- If no succession war can trigger and
- If the player nation had higher prestige then other royal marriage partners when the royal marriage was asked. If not, hope the ruler with whom they did royal marriage first dies; which will make the player nation' royal marriage the oldest.
The aggressive claimant of the disputed succession can change each month: usually it as a rival of the player nation, but it can also be another nation of the player nation' dynasty, if the target country is of your dynasty.
The succession status itself will shift from succession war to a noble becoming king if target heirless nation goes to war. It is good idea to warn the target heirless nation not to go to war.
Important note: after a noble of player nation' dynasty took throne, it is recommended to break royal marriage if target nation is not an ally, to regain the diplomacy slot. The player nation can get succession war over a same dynasty nation when their ruler dies heirless, even without an active royal marriage with them. The player can hope for a succession war in the rest of the game, regarding this nation. This is why being papal controller is a useful tool in game of thrones: the player can break royal marriages at will without stability hit, once the desired dynasty spread to the nation involved is obtained.
Important note: most players assume their current prestige matters for disputed succession when they did royal marriage with a nation. This is incorrect. The prestige the player nation' had when asking for royal marriage is what counts. So try to obtain royal marriages with greater powers and heirless countries, when your prestige is maxed. This increases the chance to get succession war with a rival over the target heirless nation. It also makes the player favorite to install a noble on the throne of the target nation, if their ruler dies without an heir. If the rival that will attack in a succession war is a lot weaker then the player nation, he might back down, giving you the personal union with he target nation for free without a war.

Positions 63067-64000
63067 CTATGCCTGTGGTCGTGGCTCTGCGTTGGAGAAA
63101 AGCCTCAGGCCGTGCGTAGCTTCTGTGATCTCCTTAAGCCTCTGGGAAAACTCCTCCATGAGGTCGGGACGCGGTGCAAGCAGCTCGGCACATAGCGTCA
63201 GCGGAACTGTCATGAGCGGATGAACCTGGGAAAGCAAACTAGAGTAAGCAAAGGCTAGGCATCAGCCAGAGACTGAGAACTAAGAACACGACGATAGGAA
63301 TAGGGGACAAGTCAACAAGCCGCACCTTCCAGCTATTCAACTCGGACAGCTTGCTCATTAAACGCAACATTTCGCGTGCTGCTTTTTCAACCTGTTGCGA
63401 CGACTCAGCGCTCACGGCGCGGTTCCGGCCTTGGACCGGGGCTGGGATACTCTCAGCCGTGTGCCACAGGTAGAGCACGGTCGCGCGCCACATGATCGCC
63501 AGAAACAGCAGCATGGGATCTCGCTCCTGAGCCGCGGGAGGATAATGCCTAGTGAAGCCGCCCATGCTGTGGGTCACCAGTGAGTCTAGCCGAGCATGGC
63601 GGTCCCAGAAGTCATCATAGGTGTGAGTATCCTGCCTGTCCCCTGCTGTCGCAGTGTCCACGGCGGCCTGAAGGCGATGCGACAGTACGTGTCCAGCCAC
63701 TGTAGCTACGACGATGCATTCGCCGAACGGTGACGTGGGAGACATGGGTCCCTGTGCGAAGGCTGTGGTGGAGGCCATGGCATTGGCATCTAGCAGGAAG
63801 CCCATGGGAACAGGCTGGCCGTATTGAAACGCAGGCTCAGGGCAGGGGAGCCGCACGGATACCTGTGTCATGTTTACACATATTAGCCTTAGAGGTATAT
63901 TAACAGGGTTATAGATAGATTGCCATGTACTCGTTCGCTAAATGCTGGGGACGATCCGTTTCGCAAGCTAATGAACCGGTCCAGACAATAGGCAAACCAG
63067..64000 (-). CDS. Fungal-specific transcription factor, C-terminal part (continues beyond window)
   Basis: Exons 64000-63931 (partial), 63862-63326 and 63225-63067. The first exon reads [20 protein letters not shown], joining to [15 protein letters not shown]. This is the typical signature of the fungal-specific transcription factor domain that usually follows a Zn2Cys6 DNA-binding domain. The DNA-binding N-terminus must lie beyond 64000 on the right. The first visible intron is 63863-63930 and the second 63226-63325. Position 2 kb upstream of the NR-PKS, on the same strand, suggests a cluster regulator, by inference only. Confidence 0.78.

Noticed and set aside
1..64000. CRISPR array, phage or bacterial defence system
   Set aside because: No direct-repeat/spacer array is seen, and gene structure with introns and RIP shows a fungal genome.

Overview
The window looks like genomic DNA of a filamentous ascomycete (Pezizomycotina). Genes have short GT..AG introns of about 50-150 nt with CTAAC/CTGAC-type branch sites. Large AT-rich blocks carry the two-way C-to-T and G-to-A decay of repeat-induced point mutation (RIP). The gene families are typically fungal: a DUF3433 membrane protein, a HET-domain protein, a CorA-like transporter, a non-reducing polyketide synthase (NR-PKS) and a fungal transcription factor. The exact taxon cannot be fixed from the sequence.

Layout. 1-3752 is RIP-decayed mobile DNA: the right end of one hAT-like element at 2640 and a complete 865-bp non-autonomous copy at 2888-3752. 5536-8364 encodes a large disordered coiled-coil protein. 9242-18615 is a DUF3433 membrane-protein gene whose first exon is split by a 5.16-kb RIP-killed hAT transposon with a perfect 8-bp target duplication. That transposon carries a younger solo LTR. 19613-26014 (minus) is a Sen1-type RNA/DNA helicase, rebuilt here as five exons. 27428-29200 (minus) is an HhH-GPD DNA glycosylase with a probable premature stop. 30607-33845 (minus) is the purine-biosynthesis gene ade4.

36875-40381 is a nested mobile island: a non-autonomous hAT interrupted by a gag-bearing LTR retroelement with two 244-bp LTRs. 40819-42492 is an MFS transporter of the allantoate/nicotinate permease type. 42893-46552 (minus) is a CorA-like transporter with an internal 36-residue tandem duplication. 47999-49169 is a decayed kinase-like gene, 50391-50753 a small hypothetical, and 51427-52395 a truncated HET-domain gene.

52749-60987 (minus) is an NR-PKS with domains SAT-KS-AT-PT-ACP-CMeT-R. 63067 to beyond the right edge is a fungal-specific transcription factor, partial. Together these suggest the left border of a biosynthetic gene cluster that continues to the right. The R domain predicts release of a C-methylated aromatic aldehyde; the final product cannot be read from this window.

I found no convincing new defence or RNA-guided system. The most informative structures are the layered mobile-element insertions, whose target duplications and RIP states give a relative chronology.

No dynasty, weak heir / regency
- The player does not share a dynasty with target nation. They have a weak heir.
Basically, do nothing in this situation.
Same dynasty, no heir
- The player shares dynasty with target nation. They have no heir.
The player can use the claim throne action in diplomacy window of the target nation if he has more prestige then the target nation. The player receives casus belli to start a war to force a personal union. If the ruler dies and the heir ascends or if the ruler gets a strong heir, the player will lose the casus belli and the claim to the throne, if he did not start the war. If the player nation can win a war, claim the throne and use the casus belli to force a personal union. If winning a war would be hard, then try to become highest prestige same dynasty nation and hope for succession war. Or, claim throne and hope that target nation does not get an heir before the ruler dies. If the heirless ruler dies heirless after you claimed, you usually get the personal union.
If the player nation has the same dynasty as the target nation and no royal marriage with them: if they are highest prestige country of all dynasty partners, then it is possible to get a succession war over the target country, with the player nation as defender. Note that, for succession war to trigger, it is not needed to have a royal marriage with heirless nation , if the target nation is of same dynasty. Setting a powerful rival is vital for this.
If the heirless ruler dies without an heir, the player gets a personal union, right of the bat, no war involved, if:
- 1.) The target nation is a small country with same dynasty and the player nation has a royal marriage with the target nation. The ruler of the target nation dies heirless.
- 2.) The player nation has no royal marriage with target nation who has a ruler of same dynasty as the player nation. The diplomacy window of target nation shows that a succession war will trigger on the demise of the heirless ruler. The aggressive claimant in the succession war is a lot weaker then the player. They can back down then, giving the player the personal union with the target nation for free.
Note that in option c there is no way for other royal marriage partners (of the heirless nation that aren't dynasty partners), to get this personal union. Nations can unrightfully contest this succession outcome if: the nation is a rival of the player nation; the nation also has the same dynasty as the player nation; they are greater power nation and an ally of the target nation. The player nation needs to be rival of the nation who normally would get the personal union, to qualify to unrightfully (as in aggressively through popup) contest this outcome of a succession.
An example of a peaceful transition: Nation A has a ruler of same dynasty as nation B, nation B' ruler dies heirless, and nation B has a royal marriage with nation A. If the ruler of the target nation dies heirless, then nation B becomes minor personal union subject of nation A. Usually a peaceful transition is done between a big country and a really small country that is close to them. Example: Muscovy getting peaceful personal union over Ryazan.
An example of an enemy of the heirless country being able to contest succession without having royal marriage: Poland spread its dynasty to Muscovy. The king of Muscovy dies without an heir. Poland is rightful claimant, due to having royal marriage with dynasty member, but Sweden can contest this, since they are a rival of Poland. Succession war will decide if Muscovy goes under Poland or Sweden as minor PU slave.